What Is Data Loading?
What Is Data Loading?
We take a look at how data loading can help data teams speed up their times to insights, improve the accuracy of their data, and more.
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One of the most important aspects of data analytics is that data is collected and made accessible to the user. Depending on which data loading method you choose, you can significantly speed up time to insights and improve overall data accuracy, especially as it comes from more sources and in different formats. ETL (Extract, Transform, Load) is an efficient and effective way of gathering data from across an organization and preparing it for analysis.
Data Loading Defined
Data loading refers to the "load" component of ETL. After data is retrieved and combined from multiple sources (extracted), cleaned and formatted (transformed), it is then loaded into a storage system, such as a cloud data warehouse.
ETL aids in the data integration process that standardizes diverse and disparate data types to make it available for querying, manipulation, or reporting for many different individuals and teams. Because today’s organizations are increasingly reliant upon their own data to make smarter, faster business decisions, ETL needs to be scalable and streamlined to provide the most benefit.
Benefits of Data Loading
Before ETL evolved into its current state, organizations had to load data manually or else use several different ETL vendors for each different database or source. Understandably, this made the process slower and more complicated than it needed to be — reinforcing data silos rather than breaking them down.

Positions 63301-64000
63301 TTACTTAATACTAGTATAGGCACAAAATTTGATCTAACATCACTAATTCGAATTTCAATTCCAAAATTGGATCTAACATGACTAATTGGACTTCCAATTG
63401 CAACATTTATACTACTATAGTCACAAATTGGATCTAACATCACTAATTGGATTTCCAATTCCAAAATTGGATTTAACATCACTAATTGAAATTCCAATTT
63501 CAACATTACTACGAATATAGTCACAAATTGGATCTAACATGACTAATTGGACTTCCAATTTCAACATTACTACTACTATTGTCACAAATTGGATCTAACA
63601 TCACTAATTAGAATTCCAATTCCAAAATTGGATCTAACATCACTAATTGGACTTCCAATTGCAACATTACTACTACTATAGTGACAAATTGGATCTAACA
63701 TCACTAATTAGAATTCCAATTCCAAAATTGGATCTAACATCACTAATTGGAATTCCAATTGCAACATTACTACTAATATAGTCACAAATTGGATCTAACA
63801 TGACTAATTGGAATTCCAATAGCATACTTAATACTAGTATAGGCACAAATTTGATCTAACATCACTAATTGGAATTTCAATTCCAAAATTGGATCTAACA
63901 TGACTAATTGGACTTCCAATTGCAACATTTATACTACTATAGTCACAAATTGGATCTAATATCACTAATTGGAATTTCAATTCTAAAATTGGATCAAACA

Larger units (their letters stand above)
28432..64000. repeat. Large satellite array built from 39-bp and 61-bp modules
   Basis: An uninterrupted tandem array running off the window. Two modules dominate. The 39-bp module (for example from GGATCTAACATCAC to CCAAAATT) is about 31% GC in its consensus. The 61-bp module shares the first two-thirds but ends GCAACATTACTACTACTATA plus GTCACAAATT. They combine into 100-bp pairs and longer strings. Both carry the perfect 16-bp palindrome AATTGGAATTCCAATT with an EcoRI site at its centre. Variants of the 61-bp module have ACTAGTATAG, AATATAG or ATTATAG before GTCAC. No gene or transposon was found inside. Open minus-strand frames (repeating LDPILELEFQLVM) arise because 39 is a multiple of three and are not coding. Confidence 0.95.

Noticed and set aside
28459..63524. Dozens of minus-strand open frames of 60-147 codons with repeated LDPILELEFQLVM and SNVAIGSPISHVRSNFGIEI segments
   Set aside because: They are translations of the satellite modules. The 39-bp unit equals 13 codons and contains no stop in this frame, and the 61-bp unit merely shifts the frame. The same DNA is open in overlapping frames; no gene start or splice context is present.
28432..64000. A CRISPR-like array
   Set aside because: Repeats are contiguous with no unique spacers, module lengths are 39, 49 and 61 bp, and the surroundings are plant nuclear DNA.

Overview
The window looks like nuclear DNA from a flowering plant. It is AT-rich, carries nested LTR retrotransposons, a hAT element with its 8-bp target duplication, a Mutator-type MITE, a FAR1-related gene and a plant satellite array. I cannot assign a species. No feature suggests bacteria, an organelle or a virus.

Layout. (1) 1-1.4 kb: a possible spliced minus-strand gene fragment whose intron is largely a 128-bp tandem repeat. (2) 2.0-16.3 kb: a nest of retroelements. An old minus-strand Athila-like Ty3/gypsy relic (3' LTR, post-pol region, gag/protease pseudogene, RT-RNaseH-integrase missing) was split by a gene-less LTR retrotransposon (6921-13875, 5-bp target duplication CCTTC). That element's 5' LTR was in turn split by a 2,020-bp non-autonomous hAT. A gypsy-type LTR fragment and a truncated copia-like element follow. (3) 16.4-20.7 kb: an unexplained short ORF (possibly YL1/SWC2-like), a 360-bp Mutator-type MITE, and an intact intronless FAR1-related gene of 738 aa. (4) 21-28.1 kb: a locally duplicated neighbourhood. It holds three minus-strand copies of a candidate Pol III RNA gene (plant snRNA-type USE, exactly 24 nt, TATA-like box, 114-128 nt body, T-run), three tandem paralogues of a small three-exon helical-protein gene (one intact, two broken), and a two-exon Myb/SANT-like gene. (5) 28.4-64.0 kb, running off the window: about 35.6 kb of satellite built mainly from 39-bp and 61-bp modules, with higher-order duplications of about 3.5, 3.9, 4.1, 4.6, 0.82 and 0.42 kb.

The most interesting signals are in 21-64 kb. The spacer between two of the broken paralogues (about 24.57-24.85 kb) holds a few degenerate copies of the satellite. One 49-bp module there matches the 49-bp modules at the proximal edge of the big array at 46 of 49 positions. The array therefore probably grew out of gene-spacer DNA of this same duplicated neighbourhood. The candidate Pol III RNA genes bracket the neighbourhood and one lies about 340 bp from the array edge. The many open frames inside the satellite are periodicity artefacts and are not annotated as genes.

Today, the ETL process — including data loading — is designed for speed, efficiency, and flexibility. But more importantly, it can scale to meet the growing data demands of most enterprises. ETL easily accommodates proliferation of data sources as technologies like IoT and connected devices continue to gain popularity. And it can handle any number of data types and formats, whether structured, semi-structured, or unstructured.
Challenges With Data Loading
Many ETL solutions are cloud-based, which accounts for their speed and scalability. But large enterprises with traditional, on-premise infrastructure, and data management processes often use custom built scripts to collect and load their own data into storage systems through customized configurations. This can:
- Slow down analysis. Each time a data source is added or changed, the system has to be reconfigured, which takes time and hampers the ability to make quick decisions.
- Increase the likelihood of errors. Changes and reconfigurations open up the door for human error, duplicate or missing data, and other problems.
- Require specialized knowledge. In-house IT teams often lack the skill (and bandwidth) needed to code and monitor ETL functions themselves.
- Require costly equipment. In addition to investment in the right human resources, organizations have to purchase, house, and maintain hardware and other equipment to run the process on site.
Methods for Data Loading
Since data loading is part of the larger ETL process, organizations need a proper understanding of the types of ETL tools and methods available, and which one(s) work best for their needs, budget, and structure.
Cloud-based. ETL tools in the cloud are built for speed and scalability, and often enable real-time data processing. They also include the ready-made infrastructure and expertise of the vendor, who can advise on best practices for each organization’s unique setup and needs.
Batch processing. ETL tools that work off batch processing move data at the same scheduled time every day or week. It works best for large volumes of data and for organizations that don’t necessarily need real-time access to their data.
Open source. Many open-source ETL tools are quite cost-effective as their code base is publicly accessible, modifiable, and shareable. While a good alternative to commercial solutions, these tools can still require some customization or hand-coding.
Published at DZone with permission of Garrett Alley , DZone MVB. See the original article here.
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